THE planet’s surface is more than 70 per cent water. Yet we know more about the moon than we do about what’s going on in the deep oceans. A Massachusetts start-up has a ball-sized robot it wants to fix that.
Meet EVE – the Ellipsoidal Vehicle for Exploration – a sensor-studded yellow robot the shape of a pumpkin.
It’s enough to put a spring in your step. A soft robotic suit has helped three people recovering from a stroke to walk better.
The suit, developed by a team led by Conor Walsh at Harvard’s Wyss Institute, is made of flexible fabric that attaches to the waist, thigh, calf and shoe. Cables fastened to the outside of the suit can contract in the same directions as muscles, helping to move the legs.
To improve 3D printing, simply add gel. A fresh technique uses one to support complex shapes that would fall apart under their own weight in normal 3D printing.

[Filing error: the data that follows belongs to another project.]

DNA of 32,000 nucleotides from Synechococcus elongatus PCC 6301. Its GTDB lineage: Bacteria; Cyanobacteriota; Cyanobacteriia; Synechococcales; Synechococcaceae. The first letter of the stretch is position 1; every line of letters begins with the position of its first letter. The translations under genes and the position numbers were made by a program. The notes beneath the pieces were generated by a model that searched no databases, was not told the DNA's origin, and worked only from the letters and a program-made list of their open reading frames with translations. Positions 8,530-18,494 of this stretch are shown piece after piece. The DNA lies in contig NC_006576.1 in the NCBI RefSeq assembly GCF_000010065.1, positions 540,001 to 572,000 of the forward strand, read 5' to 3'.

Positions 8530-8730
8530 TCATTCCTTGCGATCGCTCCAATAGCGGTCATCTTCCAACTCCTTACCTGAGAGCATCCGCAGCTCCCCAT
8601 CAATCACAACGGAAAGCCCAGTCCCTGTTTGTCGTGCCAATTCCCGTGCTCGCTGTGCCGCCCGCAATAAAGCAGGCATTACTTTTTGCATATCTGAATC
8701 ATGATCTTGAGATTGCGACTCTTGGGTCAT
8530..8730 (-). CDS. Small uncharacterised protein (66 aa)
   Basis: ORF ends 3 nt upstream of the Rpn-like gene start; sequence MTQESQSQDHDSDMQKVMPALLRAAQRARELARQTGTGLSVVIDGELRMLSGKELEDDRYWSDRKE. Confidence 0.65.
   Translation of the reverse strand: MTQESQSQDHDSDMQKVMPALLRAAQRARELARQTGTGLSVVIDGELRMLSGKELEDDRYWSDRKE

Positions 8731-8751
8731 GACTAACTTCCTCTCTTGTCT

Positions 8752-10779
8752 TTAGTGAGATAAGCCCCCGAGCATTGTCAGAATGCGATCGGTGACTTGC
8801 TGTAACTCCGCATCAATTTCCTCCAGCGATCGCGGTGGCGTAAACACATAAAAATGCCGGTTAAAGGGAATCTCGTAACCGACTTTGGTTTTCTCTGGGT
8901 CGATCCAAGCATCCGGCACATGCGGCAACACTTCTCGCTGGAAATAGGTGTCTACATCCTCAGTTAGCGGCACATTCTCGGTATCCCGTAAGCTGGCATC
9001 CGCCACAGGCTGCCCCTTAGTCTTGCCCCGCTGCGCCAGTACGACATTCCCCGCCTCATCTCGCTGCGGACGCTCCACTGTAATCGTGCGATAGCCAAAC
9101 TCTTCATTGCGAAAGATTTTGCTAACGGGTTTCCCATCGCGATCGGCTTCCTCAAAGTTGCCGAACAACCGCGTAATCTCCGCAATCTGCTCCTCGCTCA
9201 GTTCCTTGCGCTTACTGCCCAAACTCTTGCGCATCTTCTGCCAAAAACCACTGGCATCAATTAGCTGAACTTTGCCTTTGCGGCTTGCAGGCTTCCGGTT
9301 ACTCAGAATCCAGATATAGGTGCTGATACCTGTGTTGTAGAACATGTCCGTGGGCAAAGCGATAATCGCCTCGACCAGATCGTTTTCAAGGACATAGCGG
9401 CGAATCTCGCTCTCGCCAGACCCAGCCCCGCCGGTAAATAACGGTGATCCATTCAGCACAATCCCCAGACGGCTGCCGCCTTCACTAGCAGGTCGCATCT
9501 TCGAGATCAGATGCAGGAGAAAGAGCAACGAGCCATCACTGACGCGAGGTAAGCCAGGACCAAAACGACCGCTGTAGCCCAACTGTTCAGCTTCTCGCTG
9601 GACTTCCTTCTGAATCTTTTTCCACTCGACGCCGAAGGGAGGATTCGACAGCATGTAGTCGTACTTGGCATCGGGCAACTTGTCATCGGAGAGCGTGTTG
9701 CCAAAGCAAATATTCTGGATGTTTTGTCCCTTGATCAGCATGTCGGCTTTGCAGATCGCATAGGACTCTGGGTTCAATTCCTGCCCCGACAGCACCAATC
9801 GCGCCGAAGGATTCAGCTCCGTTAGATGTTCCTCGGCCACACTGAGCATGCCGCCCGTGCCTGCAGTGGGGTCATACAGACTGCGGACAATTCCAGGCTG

This new-found combination of strength and delicacy will be crucial if we’re ever to print the biological structures that make up organs, blood vessels and other tissue.
This robotics researcher might have something in just your size.
Most robotics labs don’t contain sewing machines. But there’s a room full of them in Conor Walsh’s lab, along with three full-time textile experts and a wall of fabrics in neat plastic bins. There’s a rack that looks as if it belongs in a sporting goods store, with a row of what could be some new kind of running shorts in an array of sizes.
For Walsh, a robot is not necessarily a rigid metal machine. He’s working on robots that are soft, lightweight, and flexible so people can wear them to enhance their abilities.
The latest in assistive technology is a lightweight glove that helps patients with limited mobility grab and pick up objects.
The motor hummed like a belt sander, and without any help from me, my fingers and thumb curled together in a grasping motion. It felt as if someone else’s hand were underneath mine—someone stronger, moving my fingers for me.